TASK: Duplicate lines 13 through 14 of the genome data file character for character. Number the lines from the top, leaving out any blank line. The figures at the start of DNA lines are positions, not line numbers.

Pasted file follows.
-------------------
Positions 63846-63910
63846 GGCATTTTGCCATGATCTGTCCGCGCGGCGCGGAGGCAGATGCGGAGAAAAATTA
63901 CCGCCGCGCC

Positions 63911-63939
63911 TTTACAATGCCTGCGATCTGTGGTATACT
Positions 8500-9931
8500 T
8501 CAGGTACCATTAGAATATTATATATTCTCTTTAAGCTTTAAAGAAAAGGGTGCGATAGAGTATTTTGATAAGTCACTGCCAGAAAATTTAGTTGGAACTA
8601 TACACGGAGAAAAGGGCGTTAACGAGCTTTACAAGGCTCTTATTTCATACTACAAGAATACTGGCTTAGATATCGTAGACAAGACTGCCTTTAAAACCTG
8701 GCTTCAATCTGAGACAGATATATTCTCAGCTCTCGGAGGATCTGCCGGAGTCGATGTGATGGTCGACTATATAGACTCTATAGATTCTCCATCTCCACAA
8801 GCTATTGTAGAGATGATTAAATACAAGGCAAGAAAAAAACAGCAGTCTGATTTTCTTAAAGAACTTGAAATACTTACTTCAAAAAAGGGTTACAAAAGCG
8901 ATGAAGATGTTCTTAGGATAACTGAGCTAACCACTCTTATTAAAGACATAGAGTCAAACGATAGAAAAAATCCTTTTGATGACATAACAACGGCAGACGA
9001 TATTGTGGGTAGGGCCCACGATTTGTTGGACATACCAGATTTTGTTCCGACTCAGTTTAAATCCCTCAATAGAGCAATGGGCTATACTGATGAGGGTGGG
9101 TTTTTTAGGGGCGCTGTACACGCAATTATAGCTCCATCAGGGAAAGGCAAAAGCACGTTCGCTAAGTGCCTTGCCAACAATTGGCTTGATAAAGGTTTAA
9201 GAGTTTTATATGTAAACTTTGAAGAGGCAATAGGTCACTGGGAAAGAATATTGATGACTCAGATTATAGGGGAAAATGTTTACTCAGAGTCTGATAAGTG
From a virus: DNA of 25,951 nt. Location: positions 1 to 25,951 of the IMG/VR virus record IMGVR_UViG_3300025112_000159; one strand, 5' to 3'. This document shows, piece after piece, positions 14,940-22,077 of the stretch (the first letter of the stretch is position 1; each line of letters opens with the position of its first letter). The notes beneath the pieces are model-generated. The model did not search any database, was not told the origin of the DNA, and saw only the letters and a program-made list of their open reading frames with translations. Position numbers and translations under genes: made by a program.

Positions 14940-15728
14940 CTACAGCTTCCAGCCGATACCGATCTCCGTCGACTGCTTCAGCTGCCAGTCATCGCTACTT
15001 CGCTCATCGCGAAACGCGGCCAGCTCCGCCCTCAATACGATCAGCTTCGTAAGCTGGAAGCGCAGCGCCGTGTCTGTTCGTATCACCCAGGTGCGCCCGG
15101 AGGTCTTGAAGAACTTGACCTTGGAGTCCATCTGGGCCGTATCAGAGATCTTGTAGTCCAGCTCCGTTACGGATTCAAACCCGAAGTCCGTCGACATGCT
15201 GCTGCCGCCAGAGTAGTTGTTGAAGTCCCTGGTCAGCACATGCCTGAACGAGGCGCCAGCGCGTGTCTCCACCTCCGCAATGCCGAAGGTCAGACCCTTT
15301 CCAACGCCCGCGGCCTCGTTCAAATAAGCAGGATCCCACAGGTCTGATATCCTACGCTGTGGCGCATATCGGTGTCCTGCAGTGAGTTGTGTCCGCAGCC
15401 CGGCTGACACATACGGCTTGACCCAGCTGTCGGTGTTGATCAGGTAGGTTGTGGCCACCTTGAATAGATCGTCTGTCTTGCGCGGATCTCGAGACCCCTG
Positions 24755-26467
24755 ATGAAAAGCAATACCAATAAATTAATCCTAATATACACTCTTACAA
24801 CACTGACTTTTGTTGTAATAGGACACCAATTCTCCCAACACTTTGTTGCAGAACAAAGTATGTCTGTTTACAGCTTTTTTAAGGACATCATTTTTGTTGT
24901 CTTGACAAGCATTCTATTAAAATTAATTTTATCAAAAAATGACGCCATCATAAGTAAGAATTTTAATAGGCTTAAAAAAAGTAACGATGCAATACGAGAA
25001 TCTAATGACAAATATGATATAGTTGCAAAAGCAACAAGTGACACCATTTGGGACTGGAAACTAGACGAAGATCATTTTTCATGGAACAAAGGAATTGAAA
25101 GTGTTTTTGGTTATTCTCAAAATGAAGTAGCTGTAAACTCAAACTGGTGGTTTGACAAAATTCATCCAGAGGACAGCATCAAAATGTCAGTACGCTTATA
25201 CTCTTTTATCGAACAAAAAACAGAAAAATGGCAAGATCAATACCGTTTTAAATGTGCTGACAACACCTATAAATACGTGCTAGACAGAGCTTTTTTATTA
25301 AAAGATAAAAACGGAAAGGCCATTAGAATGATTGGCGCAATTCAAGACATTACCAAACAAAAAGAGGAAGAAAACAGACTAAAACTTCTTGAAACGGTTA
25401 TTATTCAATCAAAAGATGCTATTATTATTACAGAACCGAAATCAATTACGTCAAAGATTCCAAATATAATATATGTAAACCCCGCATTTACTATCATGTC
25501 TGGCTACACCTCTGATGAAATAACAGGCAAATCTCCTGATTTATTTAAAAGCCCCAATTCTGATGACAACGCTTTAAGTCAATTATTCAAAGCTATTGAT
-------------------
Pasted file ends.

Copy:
9001 TATTGTGGGTAGGGCCCACGATTTGTTGGACATACCAGATTTTGTTCCGACTCAGTTTAAATCCCTCAATAGAGCAATGGGCTATACTGATGAGGGTGGG
9101 TTTTTTAGGGGCGCTGTACACGCAATTATAGCTCCATCAGGGAAAGGCAAAAGCACGTTCGCTAAGTGCCTTGCCAACAATTGGCTTGATAAAGGTTTAA